Q.: Our company is trying to develop a system for constructing earth-sheltered homes. We are particularly interested in being able to assure ourselves of structural integrity on every job and to make the buildings watertight. Do you have any suggestions?

A.: The supporting soil, the drainage and the waterproofing should all be given thorough attention. These and other matters are discussed in a series of articles in the reprint collection "Earth Sheltered Construction," available for $4.00 from Concrete Construction Publications. Three more articles on these aspects of earth-sheltered construction were published in our June 1982 issue:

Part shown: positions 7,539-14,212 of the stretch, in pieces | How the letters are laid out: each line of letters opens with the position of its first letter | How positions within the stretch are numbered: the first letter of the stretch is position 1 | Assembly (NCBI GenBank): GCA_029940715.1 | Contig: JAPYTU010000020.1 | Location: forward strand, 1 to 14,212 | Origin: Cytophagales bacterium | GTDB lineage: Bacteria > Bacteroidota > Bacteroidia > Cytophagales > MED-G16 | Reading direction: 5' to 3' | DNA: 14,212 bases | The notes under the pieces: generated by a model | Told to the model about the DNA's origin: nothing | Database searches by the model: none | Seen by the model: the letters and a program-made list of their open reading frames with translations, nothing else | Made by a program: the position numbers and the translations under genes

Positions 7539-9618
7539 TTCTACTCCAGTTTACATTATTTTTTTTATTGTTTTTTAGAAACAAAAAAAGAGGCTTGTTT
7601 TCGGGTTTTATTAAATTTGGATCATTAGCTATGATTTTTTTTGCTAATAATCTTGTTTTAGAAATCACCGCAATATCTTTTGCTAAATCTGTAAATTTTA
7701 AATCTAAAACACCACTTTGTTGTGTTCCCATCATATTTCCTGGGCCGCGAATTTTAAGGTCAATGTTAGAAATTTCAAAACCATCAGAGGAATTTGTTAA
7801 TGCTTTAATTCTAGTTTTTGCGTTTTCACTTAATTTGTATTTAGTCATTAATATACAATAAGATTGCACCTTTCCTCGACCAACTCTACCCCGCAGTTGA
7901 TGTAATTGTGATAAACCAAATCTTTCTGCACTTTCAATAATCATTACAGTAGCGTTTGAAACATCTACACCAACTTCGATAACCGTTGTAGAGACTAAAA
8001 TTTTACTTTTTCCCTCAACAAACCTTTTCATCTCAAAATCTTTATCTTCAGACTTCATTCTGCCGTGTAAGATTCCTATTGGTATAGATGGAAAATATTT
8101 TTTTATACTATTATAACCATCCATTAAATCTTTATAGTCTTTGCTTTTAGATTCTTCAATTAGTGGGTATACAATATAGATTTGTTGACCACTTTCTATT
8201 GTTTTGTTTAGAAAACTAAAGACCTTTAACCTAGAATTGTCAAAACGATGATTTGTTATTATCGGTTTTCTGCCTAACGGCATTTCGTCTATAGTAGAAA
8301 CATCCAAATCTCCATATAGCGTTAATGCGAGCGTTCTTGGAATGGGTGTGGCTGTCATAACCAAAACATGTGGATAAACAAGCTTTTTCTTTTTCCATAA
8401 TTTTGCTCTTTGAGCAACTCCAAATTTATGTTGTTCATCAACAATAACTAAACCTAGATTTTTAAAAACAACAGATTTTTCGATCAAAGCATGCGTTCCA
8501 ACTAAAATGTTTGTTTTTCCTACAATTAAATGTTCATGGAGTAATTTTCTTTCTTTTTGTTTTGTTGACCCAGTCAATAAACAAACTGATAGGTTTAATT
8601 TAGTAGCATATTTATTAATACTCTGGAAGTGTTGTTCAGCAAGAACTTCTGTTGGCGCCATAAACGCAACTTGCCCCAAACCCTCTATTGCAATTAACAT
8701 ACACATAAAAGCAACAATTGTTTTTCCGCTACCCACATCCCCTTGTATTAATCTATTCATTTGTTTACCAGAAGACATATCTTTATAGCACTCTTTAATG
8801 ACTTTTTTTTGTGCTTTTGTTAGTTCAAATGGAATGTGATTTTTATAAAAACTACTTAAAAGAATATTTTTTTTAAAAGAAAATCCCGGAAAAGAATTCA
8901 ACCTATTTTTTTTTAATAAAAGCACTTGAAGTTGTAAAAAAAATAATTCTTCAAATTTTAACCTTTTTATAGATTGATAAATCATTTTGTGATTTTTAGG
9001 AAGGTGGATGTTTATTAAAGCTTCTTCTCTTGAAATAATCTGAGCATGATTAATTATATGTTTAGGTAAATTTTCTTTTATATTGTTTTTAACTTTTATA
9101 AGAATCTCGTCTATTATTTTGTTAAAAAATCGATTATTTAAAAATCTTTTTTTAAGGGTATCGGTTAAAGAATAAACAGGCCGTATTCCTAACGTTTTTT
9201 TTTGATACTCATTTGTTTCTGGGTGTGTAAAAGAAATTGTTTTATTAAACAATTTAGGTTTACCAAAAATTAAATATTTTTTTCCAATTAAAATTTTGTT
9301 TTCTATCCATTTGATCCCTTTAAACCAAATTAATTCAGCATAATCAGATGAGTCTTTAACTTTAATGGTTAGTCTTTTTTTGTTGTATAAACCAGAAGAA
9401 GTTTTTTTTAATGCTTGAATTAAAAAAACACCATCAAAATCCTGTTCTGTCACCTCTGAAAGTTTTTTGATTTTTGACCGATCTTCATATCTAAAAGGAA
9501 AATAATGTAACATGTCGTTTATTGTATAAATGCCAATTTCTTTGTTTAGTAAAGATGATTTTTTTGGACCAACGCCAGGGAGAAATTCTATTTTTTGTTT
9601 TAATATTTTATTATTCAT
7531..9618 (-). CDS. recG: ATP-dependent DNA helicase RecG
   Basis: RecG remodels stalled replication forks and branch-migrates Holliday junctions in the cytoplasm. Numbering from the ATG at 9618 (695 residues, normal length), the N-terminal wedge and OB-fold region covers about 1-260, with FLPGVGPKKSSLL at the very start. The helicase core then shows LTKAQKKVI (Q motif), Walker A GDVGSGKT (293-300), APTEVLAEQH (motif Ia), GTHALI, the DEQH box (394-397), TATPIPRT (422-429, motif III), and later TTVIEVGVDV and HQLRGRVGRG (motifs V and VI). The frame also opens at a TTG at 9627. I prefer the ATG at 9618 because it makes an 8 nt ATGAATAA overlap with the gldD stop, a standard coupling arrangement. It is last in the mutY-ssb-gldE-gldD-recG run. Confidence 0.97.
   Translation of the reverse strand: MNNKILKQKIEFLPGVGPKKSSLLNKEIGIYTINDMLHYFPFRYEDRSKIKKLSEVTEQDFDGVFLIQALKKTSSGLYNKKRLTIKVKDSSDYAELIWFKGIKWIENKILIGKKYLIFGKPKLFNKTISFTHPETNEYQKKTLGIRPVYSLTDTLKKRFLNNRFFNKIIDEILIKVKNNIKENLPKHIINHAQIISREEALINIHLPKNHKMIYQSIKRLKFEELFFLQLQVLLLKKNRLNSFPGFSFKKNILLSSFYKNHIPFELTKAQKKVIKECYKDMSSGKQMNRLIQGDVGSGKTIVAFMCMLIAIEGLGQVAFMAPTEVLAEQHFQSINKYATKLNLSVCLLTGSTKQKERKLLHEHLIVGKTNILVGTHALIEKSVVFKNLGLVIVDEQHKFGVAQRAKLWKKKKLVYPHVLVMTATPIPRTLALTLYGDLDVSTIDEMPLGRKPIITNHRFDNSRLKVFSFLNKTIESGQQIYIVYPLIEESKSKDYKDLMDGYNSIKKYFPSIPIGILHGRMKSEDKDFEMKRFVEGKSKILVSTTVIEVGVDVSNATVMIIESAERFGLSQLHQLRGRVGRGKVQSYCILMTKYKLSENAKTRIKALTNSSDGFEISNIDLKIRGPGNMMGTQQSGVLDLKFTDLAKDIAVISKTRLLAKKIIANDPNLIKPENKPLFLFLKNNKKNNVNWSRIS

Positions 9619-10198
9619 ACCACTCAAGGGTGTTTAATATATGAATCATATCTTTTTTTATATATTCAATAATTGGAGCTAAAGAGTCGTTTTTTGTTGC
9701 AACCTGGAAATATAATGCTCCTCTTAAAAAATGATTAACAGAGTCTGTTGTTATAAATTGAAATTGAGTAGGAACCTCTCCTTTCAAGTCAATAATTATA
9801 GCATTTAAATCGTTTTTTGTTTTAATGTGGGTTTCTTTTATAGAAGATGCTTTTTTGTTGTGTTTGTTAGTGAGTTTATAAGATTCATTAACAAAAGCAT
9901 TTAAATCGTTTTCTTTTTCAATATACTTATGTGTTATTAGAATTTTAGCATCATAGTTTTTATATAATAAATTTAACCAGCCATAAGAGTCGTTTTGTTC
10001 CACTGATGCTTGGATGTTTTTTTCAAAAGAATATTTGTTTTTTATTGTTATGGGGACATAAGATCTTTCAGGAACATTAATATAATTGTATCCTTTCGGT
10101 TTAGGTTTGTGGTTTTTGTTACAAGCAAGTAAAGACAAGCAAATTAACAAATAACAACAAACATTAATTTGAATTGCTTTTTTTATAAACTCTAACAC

"basic soil considerations for earth-sheltered construction"" (6 pages), page 485;

""do your earth-sheltered homework"" (3 pages), page 493;

and "Construction Details for Earth Sheltering" (2 pages), page 521.

You might want to consider post-tensioned construction as your standard method. It could provide structural integrity and, by eliminating cracking, could reduce the cost of waterproofing. (A waterproofing material would be applied, however.) An introduction to the subject is given in

"post-tensioning: it makes sense for earth-sheltered homes"" (3 pages), February 1981 issue, page 105.